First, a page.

Blackadder was convincing as Abanazer and Amanda Donald made a debonairAIaddin— although there’s always something unconvincing to me about a tall blonde with a velvet waistcoat and stilettos playing Aladdin: why not break with tradition and have a male?

The area where the show ilagged most was in the singing such classics as ‘Side by Side’ and ‘lll ruled the world’, although appealing to the pensioners, left the kids pretty cold. However, this was a traditonal panto without any Top Twenty Hits. Plenty ol audience participation, in the lorm oi the obligatory communal singalong kept the kids amused and the special effects had them enthralled.

Although keeping to the traditional panto lormat with lew surprises, Aladdin managed to convey the real message beneath the tinsel and glitter -that Goodness Always Triumphs over Evil - and that’s what all good pantos are about. Until 14 Dec. (Eleanor Harris).


Pavilion, Glasgow

The ugly sisters make a sensational entrance lrom a gigantic box oi Duality Street. Lady Francesca (MrAbie) is a gawky stick at tollee and her rotund sisterAnaesthesla (Anne Fields) attired in a purple wrapper, has a sickly screech to match her gooey insides. David Terry clearly had a ball designing ever more lurid and outlandish costumes for the ‘gruesome twosome’ who repeatedly abuse the audience— ‘Awwh, shut yourtace’ -as well as their demure ‘skinned rabbit’ ot a stepsister, energetically played by Alyson Mclnnes. Jimmy Logan’s production at Cinderella, although iaithlul to the lairytale plot, bears the unmistakeable stamp oi the DJ, with a script oi quickiire insults and smooth banter.

Andy Cameron as Buttons gives the panto a strong local llavour. Fingering Cinderella’s rags in disgust he asks why she shops in the Barras and instructs her not to wave at Frank Lalterty as her carriage goes down Sauchiehall Street. He responds to the Fairy Godmother’s (Valerie Dunbar)

lor your enjoyment/I have lound you some employment‘ —with a dubious sneer: ‘Who are you? Maggie Thatcher?’ While he serenades Cinderella with a Country and Western ballad played on a kitchen sieve, she comlorts her godchild with a raritied version oi ‘You’ll Never Walk Alone'. Some songs like ‘The Power oi Love’ 1 and the dire Norwegian hit ‘A-ha’ jar a little, but the appearance oi Radio Clyde heart throb TigerTim as the amiable Dozey Dim makes this Cinderella a teenybopper’s delight. ‘Doh he’s gorgeous,’ breathed two 12 yearolds sitting beside me wearing iestive berets and clanking bangles. Celia Hammond’s choreography is slick it unadventurous but I was particularly impressed by Lightning, Prince Charming’s horse, who does a stylish Charleston and a rollicking Irish jig. Until 8 Feb. (Lucy Ash) r

rhyming sweet talk- ‘Don’t be alraid

The Brothers Menaechmus Ere Drama Centre, Glasgow The Brothers Menaechmus is an adaptation oi Plautus’ Roman comedy which proves that most at the jokes in modern iarces are about two thousand years old. Identical twin brothers are separated accidentally during childhood only to be thrown together twenty years later. Naturallythe sudden intervention at one twin into the other’s Iile causes both predictable and unpredictable misunderstandings. The chaos and contusion is milked to its lull beiore it reaches its jovial conclusion. Pertormances vary, but watch out ior Jane Davidson’s aggrieved wile, which made every woman in the audience laugh bitterly. Despite a certain cheeriul looseness to the play and a lew weak moments the production gallops along merrily and provides a good alternative to the standard Christmas pantomime. Until 14 Dec. (Guy Kennaway)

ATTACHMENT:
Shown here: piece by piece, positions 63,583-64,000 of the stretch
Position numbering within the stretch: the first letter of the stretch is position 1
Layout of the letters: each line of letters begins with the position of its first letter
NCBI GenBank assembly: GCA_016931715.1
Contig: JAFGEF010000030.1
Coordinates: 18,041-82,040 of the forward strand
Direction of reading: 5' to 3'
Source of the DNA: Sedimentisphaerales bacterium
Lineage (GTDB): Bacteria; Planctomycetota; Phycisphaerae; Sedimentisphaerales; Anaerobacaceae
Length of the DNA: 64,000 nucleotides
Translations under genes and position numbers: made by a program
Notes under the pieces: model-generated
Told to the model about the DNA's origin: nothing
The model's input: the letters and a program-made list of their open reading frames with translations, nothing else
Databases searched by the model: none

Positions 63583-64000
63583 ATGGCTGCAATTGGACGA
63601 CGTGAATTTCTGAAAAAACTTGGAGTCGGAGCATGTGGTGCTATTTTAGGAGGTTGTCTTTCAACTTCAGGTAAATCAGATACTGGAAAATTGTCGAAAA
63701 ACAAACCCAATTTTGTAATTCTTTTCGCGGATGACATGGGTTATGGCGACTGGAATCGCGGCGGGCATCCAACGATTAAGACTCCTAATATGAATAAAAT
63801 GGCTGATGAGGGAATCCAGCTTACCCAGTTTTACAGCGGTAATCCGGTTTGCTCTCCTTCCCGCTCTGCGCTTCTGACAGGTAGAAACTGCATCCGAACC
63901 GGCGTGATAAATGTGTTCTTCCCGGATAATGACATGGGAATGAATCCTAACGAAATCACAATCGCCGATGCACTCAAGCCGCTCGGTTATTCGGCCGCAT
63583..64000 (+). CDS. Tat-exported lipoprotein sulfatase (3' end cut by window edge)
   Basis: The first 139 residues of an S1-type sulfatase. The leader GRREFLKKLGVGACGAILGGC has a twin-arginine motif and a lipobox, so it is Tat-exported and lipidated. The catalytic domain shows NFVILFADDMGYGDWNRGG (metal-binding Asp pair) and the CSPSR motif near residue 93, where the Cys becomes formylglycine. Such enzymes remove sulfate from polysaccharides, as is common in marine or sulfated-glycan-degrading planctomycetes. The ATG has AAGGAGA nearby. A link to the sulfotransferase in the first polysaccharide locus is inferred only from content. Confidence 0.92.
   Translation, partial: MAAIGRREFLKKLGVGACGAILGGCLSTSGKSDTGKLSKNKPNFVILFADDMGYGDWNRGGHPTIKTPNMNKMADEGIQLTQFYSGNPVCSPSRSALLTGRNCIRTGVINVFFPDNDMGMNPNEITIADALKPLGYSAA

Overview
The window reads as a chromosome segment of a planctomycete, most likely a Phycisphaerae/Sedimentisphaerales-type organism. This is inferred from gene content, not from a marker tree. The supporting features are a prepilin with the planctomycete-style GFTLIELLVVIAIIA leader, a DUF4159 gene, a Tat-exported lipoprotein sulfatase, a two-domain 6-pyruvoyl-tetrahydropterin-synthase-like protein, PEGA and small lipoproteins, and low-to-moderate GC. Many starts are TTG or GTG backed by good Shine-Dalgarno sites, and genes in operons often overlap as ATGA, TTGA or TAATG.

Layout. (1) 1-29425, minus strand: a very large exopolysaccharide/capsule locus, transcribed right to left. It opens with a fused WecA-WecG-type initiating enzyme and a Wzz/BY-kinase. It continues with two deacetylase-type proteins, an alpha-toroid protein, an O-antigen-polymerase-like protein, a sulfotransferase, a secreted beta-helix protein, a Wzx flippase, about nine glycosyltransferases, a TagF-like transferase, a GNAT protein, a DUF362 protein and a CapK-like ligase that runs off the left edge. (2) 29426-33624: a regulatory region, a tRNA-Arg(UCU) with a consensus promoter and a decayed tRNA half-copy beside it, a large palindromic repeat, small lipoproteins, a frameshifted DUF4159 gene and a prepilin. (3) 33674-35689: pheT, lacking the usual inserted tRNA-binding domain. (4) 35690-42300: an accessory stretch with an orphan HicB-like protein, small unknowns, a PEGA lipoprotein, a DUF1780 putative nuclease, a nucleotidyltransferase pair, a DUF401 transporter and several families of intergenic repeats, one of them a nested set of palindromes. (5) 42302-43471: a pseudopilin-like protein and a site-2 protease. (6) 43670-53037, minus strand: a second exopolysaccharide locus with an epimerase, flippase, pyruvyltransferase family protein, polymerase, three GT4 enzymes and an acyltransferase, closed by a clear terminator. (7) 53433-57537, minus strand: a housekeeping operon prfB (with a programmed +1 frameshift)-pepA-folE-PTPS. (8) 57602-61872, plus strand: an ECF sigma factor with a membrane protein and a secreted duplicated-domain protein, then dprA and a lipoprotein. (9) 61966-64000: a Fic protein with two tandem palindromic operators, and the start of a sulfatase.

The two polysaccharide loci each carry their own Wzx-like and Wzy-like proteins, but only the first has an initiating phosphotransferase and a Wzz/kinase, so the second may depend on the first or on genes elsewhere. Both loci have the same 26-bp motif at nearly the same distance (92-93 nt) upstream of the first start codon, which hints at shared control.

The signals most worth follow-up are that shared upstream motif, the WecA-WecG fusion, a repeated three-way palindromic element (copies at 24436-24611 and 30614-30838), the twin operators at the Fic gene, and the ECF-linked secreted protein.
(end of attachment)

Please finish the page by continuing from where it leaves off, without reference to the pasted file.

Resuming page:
Sinbad the Sailor Ms Theatre, Glasggr Sinbad is the most Glaswegian ot pantomimes. Helerences to Partick and Govan abound, while Johnny Beattie and Una McLean —the owner at the most inlectious laugh I have ever heard know their audience intimately. The audience on Saturday night certainly enjoyed themselves immensely, the adults as much, it not more so, than the children. indeed, it there is a weakness in Sinbad it is that the adults laugh more than the kids. I , must admit, I did not think Christian the 1 most convincing oi heroes, but he was 3 cheered Iustily by the children in the j audience who no doubt know better 1’ about these things than do i. Edmund Dehn is a particularly good baddie, reducing many children to gasps and tears whenever he treated poor Princess Yasmin (Fletcher Mathers) with unnecessary roughness. Some ol the staging is remarkable: the moving galley, and the giant—and very noisy- Boc are very ettective, while the use at such recent hit singles such as Beat It and Dancing in the Street

help Sinbad away from the old